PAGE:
Another quirk of this post is that it generates a lot of random emails from non-readers, all of them asking about the value of their miscut card (as though I am some sort of expert). I am sure I could throw up a half dozen of these emails with a simple search through my email folders, but I will instead show you this quick exchange between me and a dude named Kyran from last week as it perfectly captures what I am trying to say to anyone who writes me one of these emails.
On Thu, June 29, 2014 at 4:47 PM, kyran r <firstname.lastname@example.org> wrote:
I was checking out your cards and I have a 1976 Pete Rose miscut. Half him and half some other player. I have had it for 25 years and always wondered if it had value. Would you have an idea on its value?, its like new. Thanks
Okay, having worked at a baseball card shop and been to a thousand baseball card shows as both a vendor and a customer, I know what Kryan is looking for here. He wants to hear that what he is holding is very rare and unusual. He wants to hear that he is special and that he has hit the proverbial cardboard jackpot. He wants me squeal with girlish glee and tell him wonderful amazing things about his card. And, 99 times out of 100, hell 999 times out of 1,000, this does not happen. Alas, this is not that one time. While it sounds like he has a pretty neat card, it is not going to make him rich. I had to let him down easy. Sort of how Pete let Ray Fosse down easy.
On June 30, 2014 8:34 AM, "max meyer" <email@example.com> wrote:
I always love when people ask what baseball cards are worth. The first knee jerk answer is always "whatever someone will pay for them..." The most important thing to remember is that baseball cards are not commodities as much as they are a medium of nostalgia.
Seriously, a 1976 Topps Pete Rose books for about $20-25 in near mint condition. The modern trade of cards has rendered book value practically meaningless unless a card is professionally graded. When a card has a quirk like a print error or a miscut, that becomes even trickier. A professional grader will merely assess it as such and to a collector of such things, the card is pretty worthless. To a casual Reds fan or a Pete Rose fan, the card might have amusement value but not much more. A crazed lunatic who obsessively collects Reds or Pete Rose stuff might offer you a lot of money for it but the real trick would be finding that person.In closing, you will not be putting the kids through college with a miscut card from the 1970's, but if you enjoy owning it, it is priceless.Hope this helped.max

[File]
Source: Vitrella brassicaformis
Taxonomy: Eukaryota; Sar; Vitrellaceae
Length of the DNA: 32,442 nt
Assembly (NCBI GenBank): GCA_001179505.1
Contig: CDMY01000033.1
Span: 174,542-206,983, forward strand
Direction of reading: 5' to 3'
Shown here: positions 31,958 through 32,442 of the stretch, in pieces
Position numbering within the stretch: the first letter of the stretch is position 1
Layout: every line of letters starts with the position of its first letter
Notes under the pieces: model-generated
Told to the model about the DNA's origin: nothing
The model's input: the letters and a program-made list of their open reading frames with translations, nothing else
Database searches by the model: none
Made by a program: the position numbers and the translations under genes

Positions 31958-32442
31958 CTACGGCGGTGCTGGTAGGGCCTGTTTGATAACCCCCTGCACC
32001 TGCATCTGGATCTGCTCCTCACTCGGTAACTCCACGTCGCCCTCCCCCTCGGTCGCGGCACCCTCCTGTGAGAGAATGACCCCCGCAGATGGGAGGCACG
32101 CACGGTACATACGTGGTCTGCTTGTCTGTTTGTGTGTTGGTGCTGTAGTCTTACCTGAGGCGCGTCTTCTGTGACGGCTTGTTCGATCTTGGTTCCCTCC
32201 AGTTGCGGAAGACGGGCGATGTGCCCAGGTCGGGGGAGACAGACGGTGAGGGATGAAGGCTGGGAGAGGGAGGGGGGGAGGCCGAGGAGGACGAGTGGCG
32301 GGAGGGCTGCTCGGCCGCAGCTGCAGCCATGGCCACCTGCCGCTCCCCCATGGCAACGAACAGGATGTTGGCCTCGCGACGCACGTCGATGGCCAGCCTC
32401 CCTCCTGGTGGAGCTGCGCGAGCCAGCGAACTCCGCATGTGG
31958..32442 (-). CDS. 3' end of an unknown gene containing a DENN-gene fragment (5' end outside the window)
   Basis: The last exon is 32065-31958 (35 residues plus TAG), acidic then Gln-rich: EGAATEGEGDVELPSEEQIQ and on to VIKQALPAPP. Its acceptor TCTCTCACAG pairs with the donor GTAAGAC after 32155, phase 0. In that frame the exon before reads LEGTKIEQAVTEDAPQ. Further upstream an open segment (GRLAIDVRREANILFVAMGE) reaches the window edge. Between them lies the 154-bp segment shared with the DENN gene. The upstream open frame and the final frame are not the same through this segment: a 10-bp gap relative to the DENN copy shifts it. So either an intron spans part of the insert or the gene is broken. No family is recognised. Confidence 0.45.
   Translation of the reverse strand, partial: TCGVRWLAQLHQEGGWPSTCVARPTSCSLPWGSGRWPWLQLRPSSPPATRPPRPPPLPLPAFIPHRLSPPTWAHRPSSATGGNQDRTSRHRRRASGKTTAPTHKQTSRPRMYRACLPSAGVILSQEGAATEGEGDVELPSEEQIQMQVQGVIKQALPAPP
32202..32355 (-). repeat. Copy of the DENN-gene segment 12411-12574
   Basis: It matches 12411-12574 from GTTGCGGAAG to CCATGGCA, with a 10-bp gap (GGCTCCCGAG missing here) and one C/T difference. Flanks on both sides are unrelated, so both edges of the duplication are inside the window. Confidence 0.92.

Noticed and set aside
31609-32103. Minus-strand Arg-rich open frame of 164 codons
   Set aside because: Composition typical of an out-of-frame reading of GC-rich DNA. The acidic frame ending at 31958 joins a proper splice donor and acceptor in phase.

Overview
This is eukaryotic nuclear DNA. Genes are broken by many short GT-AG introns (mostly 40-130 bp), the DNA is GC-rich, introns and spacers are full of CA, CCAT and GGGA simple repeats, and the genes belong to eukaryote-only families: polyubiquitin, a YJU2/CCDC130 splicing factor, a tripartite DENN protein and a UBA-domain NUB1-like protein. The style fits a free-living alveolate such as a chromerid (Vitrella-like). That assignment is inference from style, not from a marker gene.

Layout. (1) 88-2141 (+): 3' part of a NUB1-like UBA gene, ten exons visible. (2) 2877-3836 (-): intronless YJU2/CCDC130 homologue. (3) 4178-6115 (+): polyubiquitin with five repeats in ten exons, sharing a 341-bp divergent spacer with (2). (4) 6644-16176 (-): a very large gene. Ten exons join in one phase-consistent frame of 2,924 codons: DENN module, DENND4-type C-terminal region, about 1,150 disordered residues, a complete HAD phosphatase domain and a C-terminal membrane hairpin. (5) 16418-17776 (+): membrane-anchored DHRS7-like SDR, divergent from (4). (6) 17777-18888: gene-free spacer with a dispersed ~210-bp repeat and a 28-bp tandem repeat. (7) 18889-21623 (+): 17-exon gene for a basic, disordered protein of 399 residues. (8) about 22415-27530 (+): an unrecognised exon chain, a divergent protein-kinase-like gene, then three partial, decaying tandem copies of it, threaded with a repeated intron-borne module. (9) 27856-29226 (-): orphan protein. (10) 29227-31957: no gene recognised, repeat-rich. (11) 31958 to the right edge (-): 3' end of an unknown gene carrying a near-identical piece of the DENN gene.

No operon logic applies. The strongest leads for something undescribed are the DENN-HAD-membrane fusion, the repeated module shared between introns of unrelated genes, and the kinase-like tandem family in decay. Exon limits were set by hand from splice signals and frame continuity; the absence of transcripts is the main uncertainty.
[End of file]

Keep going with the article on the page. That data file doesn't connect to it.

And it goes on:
This reply contains a lot of the rote responses I have for people when asking about the monetary value of baseball cards. People somehow think they have intrinsic value rather than adscititious value. However, use these words and people will stare at you like a dog that's been shown a card trick. So I put it in terms people can understand, e.g., you won't be able to put the kids through college with a bunch of 1991 Donruss cards. A little stark humor can go a long way.
I must say, he took it well...
kyran r 3:32 PM (1 hour ago) to me
Kyran put it better than I ever could when he said he "thought it was the coolest" - you can't put a price on cool. That's the real point isn't it? If you enjoy what you have, you cannot put a price on that happiness or satisfaction. That goes for baseball cards or life. Too bad he didn't send me a scan of the card, perhaps I could get more cheap hits from it.